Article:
Advantages of Hiring Employees vs. Contractors

Regardless of what your business can afford, there are distinct advantages to hiring an employee and a contractor. 

When hiring an employee, for example, you are able to legally provide terms and conditions for the employee’s work. Within the terms and conditions are agreements for pay, including late or faulty payments, direct deposit, and termination of work, as well as things like scheduling, expectations, management roles, insurance, and so on. Many businesses prefer this method of hiring as it allows them more control over the business processes.

While very similar (if not identical) terms and conditions might exist for a contractor, an employer has significantly more control over the role of services of their employees. One area of this is in determining the time frames of work and expectations around work successes and failures. This is one of the biggest advantages of hiring employees versus contractors.

The financial benefits of hiring employees are minimal. You might be able to negotiate a lower salary compared to a contractor simply because you are paying into taxes on their behalf. However, one major benefit is that you are more likely to secure an individual (as an employee) who is more dedicated and reliable to the company since they are on a salary and they have job security.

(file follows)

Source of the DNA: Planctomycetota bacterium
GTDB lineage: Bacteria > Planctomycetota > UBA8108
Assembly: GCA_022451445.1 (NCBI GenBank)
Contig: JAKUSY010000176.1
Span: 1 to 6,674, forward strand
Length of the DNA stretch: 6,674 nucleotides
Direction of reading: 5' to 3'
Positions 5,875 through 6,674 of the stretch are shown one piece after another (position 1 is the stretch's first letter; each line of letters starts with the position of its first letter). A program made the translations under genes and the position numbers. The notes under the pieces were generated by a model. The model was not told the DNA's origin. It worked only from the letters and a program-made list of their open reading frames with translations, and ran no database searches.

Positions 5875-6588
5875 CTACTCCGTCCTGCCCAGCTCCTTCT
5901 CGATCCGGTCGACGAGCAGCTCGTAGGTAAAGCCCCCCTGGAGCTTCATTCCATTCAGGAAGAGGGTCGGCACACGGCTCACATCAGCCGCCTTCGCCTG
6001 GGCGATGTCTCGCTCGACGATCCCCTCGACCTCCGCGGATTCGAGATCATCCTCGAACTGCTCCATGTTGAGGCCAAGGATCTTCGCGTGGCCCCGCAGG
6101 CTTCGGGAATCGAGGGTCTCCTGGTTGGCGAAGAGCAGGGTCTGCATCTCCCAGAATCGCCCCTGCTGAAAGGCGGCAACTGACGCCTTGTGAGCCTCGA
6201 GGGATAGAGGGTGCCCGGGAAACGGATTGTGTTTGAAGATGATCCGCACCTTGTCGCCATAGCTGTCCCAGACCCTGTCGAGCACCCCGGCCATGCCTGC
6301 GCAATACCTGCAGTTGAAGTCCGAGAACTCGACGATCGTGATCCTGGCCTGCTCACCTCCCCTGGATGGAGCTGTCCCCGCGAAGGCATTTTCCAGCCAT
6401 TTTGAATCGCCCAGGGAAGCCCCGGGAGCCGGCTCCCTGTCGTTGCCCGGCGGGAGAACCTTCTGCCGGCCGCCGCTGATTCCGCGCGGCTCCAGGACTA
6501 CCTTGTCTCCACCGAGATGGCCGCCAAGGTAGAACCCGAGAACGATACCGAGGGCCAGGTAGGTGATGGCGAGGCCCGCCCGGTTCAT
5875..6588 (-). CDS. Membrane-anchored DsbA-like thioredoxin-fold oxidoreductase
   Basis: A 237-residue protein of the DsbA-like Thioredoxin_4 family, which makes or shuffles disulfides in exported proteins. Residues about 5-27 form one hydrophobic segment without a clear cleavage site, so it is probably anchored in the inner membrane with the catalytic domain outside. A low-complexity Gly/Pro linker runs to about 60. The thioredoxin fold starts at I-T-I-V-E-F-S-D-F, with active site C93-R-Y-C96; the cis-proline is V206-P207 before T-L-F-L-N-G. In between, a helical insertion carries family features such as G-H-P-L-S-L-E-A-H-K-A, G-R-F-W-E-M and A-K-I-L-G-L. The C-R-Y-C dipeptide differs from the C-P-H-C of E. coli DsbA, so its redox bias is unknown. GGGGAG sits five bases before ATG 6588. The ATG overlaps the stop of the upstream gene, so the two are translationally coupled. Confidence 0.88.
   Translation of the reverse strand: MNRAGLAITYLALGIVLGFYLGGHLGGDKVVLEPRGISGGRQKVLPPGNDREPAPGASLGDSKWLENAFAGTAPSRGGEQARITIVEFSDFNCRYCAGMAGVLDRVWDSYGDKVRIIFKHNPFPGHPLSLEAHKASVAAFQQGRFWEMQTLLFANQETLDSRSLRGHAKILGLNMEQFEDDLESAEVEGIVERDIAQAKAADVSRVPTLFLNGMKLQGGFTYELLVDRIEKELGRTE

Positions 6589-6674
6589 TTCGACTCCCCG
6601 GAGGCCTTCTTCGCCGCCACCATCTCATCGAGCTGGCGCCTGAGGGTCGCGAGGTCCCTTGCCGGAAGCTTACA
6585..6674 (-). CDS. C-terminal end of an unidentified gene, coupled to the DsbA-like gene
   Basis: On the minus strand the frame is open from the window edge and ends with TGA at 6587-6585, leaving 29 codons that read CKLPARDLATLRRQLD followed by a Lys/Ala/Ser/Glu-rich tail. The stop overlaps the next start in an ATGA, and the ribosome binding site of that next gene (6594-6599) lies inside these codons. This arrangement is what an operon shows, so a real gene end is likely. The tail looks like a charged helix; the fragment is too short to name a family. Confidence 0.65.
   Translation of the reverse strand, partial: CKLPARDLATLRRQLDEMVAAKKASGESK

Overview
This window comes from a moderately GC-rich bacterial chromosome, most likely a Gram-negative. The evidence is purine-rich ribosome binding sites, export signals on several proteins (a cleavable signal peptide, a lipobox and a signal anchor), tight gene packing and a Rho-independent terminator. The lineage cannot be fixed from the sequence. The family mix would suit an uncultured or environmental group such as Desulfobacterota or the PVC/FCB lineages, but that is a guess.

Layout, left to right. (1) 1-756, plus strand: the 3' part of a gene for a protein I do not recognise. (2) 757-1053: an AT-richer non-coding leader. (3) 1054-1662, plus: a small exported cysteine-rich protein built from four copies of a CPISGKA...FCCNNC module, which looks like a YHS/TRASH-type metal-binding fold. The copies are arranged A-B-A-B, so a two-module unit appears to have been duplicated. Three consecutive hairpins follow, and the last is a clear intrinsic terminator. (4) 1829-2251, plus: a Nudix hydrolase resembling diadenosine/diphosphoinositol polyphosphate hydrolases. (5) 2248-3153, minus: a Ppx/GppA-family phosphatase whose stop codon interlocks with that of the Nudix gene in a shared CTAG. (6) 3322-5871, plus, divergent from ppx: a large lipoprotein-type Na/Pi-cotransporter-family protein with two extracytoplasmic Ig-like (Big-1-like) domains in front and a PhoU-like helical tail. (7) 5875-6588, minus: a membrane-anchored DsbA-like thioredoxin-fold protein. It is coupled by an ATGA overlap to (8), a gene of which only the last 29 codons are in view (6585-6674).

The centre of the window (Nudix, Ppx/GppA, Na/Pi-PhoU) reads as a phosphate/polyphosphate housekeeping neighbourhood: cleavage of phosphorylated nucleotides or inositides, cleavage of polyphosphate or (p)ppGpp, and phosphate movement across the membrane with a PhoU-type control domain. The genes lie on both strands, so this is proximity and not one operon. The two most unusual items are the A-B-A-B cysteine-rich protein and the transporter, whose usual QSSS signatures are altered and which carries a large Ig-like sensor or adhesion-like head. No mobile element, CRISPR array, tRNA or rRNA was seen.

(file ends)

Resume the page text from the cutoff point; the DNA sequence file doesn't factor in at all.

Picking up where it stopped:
Reliability is not always the case as many contractors are extremely reliable, especially if the terms of the work contract are the same year over year, and both the employer and contractor trust each other. 

One benefit of hiring contractors is that you are giving your contractors the freedom to conduct a business of their own, and in turn are entering into a business relationship with that individual. They may be more professional and able to work on their own. With contractors, you don’t need to pay additional payroll taxes, but you may need to increase their pay to account for the contractor paying their own taxes. You also don’t have to offer benefits, such as medical insurance. 


Disadvantages of Hiring Employees vs. Contractors